An immunohistochemical and ultrastructural study of pancreatic microcystic serous cyst adenoma with special reference to tumor-associated microvasculature and vascular endothelial growth factor in tumor cells.
AffiliationDepartment of Pathology, Saiseikai Central Hospital, Tokyo, Japan. email@example.com
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AbstractPancreatic microcystic serous cyst adenomas are rare exocrine tumors composed of small cysts lined by glycogen-rich cells. The disease may be sporadic or present as part of von Hippel-Lindau (VHL) syndrome. Four sporadic cases of pancreatic serous cyst adenoma were examined by conventional histological, immunohistochemical, and ultrastructural methods. In the present study, new findings include the immunohistochemical identification of vascular endothelial growth factor (VEGF) and the lack of PDX-1 (putative master transcriptional factor in pancreatic stem cells) in the epithelial tumor cells. Ultrastructurally, many small blood vessels were intimately associated with epithelial tumor cells and adjacent fibroblastic cells. The observations suggest the possibility that VEGF-containing tumor cells act in a paracrine fashion to stimulate neovascularization; that peripheral blood in the vascular lumen might be filtered or processed by the endothelial and epithelial tumor cells; and that filtrates might therefore be stored as serous inclusions. It is hypothesized that pancreatic serous cyst adenomas might be under the abnormal regulation of the VHL gene, just like VHL disease itself and certain types of renal cell carcinoma, showing the distinctive histology of a rich vascularity intimately related to epithelial lining cells of cysts accompanied by stromal fibroblasts/myofibroblasts and collagenous stroma.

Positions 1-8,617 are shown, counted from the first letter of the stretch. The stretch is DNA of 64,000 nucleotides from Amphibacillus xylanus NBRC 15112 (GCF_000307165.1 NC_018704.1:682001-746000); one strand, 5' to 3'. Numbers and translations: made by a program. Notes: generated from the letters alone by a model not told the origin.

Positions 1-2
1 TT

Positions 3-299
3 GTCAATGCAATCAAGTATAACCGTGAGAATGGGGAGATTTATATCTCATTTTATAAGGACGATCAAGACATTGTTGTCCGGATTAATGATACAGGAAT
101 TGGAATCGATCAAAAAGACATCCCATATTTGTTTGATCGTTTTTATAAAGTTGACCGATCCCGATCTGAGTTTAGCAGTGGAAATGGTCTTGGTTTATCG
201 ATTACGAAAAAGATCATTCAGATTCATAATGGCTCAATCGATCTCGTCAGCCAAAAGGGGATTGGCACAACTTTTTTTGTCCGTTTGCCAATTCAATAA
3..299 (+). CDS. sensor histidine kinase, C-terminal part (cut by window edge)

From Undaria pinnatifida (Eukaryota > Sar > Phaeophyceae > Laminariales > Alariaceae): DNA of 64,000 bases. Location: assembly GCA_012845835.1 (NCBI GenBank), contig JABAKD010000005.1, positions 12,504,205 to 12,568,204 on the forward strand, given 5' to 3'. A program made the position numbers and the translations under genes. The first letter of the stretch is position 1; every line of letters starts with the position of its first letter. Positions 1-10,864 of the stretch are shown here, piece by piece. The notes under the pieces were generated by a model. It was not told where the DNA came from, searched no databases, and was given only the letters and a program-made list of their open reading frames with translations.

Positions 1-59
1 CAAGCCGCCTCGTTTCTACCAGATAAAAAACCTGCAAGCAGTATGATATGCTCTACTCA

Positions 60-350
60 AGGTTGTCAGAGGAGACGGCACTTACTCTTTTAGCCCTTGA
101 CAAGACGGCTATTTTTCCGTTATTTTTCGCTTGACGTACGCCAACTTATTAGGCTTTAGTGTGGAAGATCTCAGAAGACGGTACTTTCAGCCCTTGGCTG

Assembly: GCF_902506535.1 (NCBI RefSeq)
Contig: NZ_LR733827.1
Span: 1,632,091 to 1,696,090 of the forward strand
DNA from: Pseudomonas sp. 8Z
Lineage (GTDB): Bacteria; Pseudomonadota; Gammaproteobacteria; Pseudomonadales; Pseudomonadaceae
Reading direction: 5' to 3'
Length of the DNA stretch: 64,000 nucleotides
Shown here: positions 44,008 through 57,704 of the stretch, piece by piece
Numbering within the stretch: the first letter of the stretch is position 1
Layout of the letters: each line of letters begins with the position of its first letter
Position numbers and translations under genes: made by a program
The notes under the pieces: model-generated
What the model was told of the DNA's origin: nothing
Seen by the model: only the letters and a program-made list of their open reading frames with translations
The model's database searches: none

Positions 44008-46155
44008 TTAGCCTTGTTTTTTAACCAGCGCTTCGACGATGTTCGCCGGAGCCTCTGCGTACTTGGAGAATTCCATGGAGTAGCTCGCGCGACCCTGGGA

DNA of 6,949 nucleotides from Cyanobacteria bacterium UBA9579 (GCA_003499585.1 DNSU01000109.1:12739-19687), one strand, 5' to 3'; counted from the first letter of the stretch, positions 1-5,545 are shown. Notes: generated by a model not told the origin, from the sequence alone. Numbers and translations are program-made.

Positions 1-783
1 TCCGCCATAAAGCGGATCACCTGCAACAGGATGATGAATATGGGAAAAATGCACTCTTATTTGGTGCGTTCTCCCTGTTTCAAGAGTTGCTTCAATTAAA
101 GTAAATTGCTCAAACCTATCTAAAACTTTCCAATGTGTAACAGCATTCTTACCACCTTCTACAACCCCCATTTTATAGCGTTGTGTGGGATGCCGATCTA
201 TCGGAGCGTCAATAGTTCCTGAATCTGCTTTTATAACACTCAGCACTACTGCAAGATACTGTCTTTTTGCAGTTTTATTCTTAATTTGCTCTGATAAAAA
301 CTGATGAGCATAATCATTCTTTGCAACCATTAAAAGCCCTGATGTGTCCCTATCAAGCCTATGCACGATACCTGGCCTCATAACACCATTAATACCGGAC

CitationAn immunohistochemical and ultrastructural study of pancreatic microcystic serous cyst adenoma with special reference to tumor-associated microvasculature and vascular endothelial growth factor in tumor cells., 30 (1):119-28 Ultrastruct Pathol